Making portals 24/7 back offices

According to FiServe, patient responsibility now accounts for 30 percent of a practice’s revenue, thanks to high deductible plans, higher copays and co-insurance. Combine that with the fact that 75 percent of consumers are using online payment channels to pay household bills, and it becomes vital that back office functions be easily accessed at any time of day or night.

One of the ways that Guilford Medical Associates in Greensboro, N.C., has taken their portal to the next level is by integrating a payment suite into it. Patients have the option of logging in to their portal account to see outstanding balances and make an online payment. Patients or caregivers also have the option of paying a bill without having to log in. Breaking down barriers to payment is a best practice that has enabled Guilford to achieve faster collections and increased portal usage.

Payment security is also top on consumers’ minds and encouraging patients to receive e-bills is not only more cost-effective, but it’s more secure than paper bills that can be stolen through unsecured residential mailboxes. In addition, make sure that your merchant services vendor, and online payment processors are PCI Level 1 compliant—meaning they use bank-level security measures to keep private information safe.

Managing the health of loved ones

From babies to aging parents, patients may have multiple dependents under an organization’s care. As a result, it’s important to ensure they can easily manage everyone’s health data from within their portal by having linked accounts functionality. And, easily accessing all the medications and procedures for an elderly dependent can simplify caregiver’s coordination between specialists. If access by minors is a concern, they can easily be “aged outs” of linked access based on your practice guidelines.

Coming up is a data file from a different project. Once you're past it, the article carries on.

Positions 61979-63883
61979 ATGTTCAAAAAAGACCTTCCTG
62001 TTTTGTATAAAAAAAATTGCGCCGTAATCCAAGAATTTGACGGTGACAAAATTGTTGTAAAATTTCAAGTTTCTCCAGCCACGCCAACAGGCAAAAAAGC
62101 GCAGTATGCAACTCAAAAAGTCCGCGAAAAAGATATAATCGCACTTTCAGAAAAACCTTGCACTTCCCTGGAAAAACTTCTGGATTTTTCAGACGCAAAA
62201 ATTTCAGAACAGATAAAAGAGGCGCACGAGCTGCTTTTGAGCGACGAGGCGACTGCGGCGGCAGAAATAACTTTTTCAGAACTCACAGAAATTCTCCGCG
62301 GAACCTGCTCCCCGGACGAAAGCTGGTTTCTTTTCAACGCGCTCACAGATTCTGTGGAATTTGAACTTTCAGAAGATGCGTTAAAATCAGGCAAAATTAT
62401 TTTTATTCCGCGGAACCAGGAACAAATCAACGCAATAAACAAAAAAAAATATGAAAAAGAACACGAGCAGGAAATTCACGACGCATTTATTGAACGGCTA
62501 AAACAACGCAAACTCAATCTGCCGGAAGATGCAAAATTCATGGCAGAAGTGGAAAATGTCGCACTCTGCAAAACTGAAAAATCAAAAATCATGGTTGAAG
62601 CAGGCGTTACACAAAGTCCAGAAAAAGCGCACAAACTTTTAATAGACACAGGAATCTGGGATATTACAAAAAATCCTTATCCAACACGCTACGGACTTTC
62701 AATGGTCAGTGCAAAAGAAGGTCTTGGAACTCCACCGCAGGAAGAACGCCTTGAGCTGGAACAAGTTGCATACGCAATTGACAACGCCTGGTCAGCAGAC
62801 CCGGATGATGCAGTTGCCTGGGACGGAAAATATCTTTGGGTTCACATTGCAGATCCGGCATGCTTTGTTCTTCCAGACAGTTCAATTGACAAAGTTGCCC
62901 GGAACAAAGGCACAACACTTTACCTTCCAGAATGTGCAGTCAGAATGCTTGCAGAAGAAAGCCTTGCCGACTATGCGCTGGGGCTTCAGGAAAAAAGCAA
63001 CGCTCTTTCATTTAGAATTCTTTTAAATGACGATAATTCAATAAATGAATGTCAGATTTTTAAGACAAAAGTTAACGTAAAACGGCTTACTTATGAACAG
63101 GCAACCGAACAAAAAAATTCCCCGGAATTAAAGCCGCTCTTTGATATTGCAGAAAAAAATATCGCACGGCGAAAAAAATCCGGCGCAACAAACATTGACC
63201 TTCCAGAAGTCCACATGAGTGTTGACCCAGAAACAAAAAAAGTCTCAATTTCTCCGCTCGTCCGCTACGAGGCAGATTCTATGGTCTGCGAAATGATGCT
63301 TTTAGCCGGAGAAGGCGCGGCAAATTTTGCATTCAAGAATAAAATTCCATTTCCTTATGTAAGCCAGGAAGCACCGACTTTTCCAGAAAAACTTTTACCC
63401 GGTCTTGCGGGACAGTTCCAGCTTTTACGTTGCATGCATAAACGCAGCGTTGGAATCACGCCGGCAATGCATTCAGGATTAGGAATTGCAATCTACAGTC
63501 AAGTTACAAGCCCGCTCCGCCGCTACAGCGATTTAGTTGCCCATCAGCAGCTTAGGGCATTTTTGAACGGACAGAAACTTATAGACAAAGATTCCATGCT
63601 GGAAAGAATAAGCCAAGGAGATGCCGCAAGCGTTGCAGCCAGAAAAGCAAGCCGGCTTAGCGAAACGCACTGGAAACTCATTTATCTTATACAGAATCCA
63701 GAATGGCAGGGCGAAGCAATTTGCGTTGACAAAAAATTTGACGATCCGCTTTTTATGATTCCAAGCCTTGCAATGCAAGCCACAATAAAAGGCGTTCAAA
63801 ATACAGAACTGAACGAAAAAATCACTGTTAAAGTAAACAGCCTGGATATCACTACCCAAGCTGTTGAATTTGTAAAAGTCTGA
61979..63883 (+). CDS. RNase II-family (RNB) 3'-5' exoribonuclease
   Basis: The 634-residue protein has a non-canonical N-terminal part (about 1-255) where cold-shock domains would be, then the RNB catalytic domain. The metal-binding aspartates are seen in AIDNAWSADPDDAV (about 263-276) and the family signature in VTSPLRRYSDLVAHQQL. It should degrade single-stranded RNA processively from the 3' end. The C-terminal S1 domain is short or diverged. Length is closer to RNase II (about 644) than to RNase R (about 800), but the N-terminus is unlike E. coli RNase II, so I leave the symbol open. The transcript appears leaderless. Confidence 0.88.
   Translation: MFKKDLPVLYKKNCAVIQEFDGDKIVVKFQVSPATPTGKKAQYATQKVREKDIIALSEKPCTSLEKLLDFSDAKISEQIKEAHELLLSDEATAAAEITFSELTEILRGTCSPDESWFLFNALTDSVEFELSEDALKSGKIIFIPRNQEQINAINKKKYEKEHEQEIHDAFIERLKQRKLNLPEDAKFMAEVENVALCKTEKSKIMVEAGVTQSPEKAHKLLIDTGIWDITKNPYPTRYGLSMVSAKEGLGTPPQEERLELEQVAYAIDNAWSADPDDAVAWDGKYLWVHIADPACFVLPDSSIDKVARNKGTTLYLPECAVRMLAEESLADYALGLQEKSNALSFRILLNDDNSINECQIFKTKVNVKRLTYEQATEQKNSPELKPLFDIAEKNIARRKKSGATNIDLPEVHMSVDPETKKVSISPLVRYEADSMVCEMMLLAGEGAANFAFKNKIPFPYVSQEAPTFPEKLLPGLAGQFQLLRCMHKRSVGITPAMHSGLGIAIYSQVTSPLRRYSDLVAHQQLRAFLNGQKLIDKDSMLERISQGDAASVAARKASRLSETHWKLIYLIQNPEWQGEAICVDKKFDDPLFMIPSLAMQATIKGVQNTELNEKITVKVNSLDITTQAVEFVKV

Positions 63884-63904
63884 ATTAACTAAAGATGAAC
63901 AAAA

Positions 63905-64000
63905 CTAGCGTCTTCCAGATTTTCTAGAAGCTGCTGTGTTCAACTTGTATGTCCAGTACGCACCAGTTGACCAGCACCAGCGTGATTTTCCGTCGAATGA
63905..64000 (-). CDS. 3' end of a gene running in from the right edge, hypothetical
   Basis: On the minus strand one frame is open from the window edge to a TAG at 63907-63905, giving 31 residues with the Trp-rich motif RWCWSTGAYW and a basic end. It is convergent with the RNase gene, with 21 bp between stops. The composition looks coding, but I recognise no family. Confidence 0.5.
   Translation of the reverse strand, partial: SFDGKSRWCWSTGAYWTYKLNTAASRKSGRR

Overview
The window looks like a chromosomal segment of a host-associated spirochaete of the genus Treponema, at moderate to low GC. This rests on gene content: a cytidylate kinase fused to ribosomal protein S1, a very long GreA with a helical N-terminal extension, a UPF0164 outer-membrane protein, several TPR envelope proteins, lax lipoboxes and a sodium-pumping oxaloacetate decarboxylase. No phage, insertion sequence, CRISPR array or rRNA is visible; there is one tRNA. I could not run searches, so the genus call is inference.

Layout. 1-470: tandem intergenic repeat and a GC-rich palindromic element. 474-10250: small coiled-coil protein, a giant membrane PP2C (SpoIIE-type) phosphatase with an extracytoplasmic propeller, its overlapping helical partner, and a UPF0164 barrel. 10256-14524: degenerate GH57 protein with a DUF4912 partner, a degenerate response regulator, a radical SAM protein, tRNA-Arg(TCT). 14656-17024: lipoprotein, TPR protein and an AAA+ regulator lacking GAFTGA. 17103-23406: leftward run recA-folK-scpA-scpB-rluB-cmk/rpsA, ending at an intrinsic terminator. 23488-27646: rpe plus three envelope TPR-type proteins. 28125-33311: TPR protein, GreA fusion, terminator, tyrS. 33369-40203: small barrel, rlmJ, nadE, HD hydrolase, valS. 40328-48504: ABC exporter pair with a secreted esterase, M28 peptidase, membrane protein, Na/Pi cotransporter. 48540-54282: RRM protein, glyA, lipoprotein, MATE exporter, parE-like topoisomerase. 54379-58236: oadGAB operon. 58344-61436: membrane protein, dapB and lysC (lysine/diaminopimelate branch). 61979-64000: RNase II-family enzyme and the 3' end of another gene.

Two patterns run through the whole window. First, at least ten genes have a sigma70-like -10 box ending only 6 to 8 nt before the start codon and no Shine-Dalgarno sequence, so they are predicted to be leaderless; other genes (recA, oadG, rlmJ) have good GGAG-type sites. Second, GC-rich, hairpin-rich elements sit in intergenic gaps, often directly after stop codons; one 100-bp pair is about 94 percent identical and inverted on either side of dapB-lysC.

Helping patients help themselves

How many calls does your organization receive from patients asking administrative questions such as: when is my next appointment? Or routine clinical questions that require playing phone-tag with the patient: like which medication did the doctor prescribe? Or which lab value is the most recent? The answer to all these questions are in the CCDs inside your portal. Encourage your patients to keep track of their data, and to use the portal for these routine questions, and then deliver fast, easy and accurate responses.

As the some of the successful organizations referenced demonstrate, it doesn’t take a dedicated resource to ensure MACRA/MIPS compliance or to drive patient engagement to the next level. By blurring the lines between the administrative and clinical sides of a practice, through a fully-featured patient portal and patient-friendly payment suite, you can put patients in control and put them to work for your organization.

Kim Labow is chief executive officer of Medfusion in Cary, NC, a provider of solutions that simplify the patient experience.